I was driving to Rochester last week to give a talk to the local chapter of Magnificat, and I decided to make the trip into a mini-retreat of sorts. I brought along a recording by renowned theologian and writer Henri Nouwen called “The Spirituality of Waiting.” It wasn’t a new talk for me, but I decided it was time for a refresher, since waiting is not one of my strong suits. Read more
And I was like, wait, what? So I clicked on the link that took me to a list of the “top 25 spiritual wellness bloggers,” and there I was, slipped in among some of the most wonderful and inspiring contemporary spiritual wellness/wholeness writers and thinkers: Louise Hay, Deepak Chopra, Marianne Williamson, Danielle LaPorte, Krista Tippett. And me?!? How did that happen? I’m still not sure. I just know I am beyond overwhelmed and grateful that anyone, anywhere would include me and my blog — this blog! — on that list. I’m not worthy. And I’m especially honored to be the Catholic writer representing on that list. Preach. Read more
If you missed my latest interview on the Morning Air Show on Relevant Radio, you can catch up by clicking the link below. I’m first up so just hit play. I’m talking about my five-day retreat and the need to disconnect from our devices and just listen to the silence and the Spirit.
What are your favorite retreat spots? How do you feel about sitting in silence for a few hours, or a few days? Some day I’ll do a weeklong silent retreat. For now, it’s bit by bit. Peace.
I come from a big Irish-Italian family, one where the food was always delicious and plentiful. On any given night, an entire extra family could show up for dinner at our house unannounced, and no one would go hungry. There would be chicken cutlets or pasta in abundance, and probably a batch of freshly made chocolate chip cookies. My mother wanted everyone to feel welcomed and loved. It didn’t matter whether you had an invitation, whether you were a close relative or the high school boyfriend of the resident teenager, whether you wanted a cup of tea or a three-course meal, she would smile and put out another place setting. Or five. Read more
This is so worth 11 minutes of your time. Denzel Washington gives a commencement address that doubles as spiritual direction. “Put God first,” he told the graduates, and then went on to remind them to “fail big,” serve others, and get down on their knees every morning to thank God in advance for what is already theirs. Powerful talk. Check it out.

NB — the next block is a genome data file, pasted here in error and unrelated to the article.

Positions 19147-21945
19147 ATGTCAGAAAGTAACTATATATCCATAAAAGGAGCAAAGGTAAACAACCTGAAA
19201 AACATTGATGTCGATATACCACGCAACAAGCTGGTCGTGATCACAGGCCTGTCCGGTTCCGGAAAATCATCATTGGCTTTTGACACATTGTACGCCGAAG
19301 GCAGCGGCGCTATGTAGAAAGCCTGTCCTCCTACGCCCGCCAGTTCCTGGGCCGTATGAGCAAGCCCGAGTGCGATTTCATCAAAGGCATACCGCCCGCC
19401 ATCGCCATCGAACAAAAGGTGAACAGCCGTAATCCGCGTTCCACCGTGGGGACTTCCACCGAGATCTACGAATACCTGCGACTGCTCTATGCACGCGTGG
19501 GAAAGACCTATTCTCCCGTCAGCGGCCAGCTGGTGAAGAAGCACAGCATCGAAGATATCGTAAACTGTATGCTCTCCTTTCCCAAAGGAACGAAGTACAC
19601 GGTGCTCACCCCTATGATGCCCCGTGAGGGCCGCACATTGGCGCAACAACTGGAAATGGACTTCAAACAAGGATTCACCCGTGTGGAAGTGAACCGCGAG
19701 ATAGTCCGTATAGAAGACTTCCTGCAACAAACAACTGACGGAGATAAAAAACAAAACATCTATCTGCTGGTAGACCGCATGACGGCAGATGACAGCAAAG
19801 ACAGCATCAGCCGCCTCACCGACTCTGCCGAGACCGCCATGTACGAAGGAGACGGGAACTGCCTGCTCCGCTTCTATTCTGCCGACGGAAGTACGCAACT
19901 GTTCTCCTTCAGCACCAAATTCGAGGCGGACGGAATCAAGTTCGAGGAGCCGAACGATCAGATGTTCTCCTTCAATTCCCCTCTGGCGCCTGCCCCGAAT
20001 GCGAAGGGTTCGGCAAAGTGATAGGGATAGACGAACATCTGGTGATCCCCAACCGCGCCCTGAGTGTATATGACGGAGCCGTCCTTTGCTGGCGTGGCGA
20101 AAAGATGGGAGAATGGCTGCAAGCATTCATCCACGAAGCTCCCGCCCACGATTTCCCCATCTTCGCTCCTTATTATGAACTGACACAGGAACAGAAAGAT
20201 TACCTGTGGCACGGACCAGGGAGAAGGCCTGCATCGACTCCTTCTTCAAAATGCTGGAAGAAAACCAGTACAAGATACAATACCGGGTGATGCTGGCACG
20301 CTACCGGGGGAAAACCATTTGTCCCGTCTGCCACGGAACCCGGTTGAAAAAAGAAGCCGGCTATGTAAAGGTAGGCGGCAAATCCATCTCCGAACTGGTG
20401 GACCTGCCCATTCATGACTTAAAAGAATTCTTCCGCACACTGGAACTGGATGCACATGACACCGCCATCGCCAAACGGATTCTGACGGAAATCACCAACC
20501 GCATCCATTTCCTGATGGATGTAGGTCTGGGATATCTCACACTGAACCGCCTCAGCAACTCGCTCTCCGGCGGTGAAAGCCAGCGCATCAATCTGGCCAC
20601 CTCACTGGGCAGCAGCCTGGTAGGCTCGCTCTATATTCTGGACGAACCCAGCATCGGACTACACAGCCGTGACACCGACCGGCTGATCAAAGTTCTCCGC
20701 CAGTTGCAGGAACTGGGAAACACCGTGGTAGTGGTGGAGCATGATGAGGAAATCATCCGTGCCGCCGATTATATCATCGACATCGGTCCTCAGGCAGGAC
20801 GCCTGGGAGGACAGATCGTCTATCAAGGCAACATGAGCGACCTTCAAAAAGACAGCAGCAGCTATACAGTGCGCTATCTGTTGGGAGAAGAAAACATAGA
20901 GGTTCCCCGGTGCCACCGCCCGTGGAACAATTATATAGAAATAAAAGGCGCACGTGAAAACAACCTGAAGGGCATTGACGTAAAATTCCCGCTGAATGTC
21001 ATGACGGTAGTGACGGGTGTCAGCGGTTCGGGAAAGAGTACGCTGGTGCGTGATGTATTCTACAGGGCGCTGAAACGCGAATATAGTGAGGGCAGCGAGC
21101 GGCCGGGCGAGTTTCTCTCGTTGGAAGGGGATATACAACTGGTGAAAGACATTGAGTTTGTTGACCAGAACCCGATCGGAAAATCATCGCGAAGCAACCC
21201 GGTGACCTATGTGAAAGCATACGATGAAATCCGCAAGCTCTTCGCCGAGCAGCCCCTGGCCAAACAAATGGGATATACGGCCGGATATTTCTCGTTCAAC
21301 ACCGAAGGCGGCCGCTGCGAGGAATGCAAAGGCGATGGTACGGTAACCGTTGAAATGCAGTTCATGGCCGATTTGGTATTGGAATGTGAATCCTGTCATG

Whenever I give my retreat talk titled “Broken, Beautiful, and Beloved: Learning to See Ourselves through God’s Eyes” (last weekend, for example), I quote St. Francis de Sales twice. Actually, I quote St. Francis de Sales a lot in my life — in posts, in books, in columns, in workshops, but in this particular talk I quote him twice. This 17th century bishop had so much to say that remains incredibly relevant to our 21st century lives. Read more
It’s amazing how the soul finds what the soul needs.
When I was on silent retreat last month, I sat in the dining room on our final morning, staring out the window at the peaceful, frozen landscape. In the front yard of the Dominican Retreat and Conference Center in Niskayuna (yes, this place is becoming a perennial favorite in my posts) amid the many barren trees and evergreens was one lone tree still covered entirely in leaves — dead, brown leaves hanging ever-so-delicately yet ever-so-resiliently from its sprawling limbs. Read more
Sometimes losing our serious adult demeanor for a bit and doing childlike things can take us deeper into our spiritual center than any book on prayer ever could. Case in point: I spent Saturday armed with scissors and a glue stick, cutting and pasting — and praying. Although I’d done collages before on my own, back when I was working my way through The Artist’s Way by Julia Cameron, I had never used the art form as a way to deepen my spiritual life. Until this past weekend when I headed back to the Dominican Retreat and Conference Center in Niskayuna, my new favorite spiritual place, for a six-hour workshop called “Collage as Prayer.” I convinced one friend to join me and then met up by chance with another once I got there. We had a great group of women, probably about a dozen of us or so, led by Sister Ethel. The result? Two collages and a whole lot of insights into myself and my spiritual journey. Read more
When I was growing up, I’d sometimes get annoyed that I was named after the Blessed Mother. Every time a religion teacher would tell us to write about our patron saint, I’d wonder which of Mary’s many titles I should choose. Read more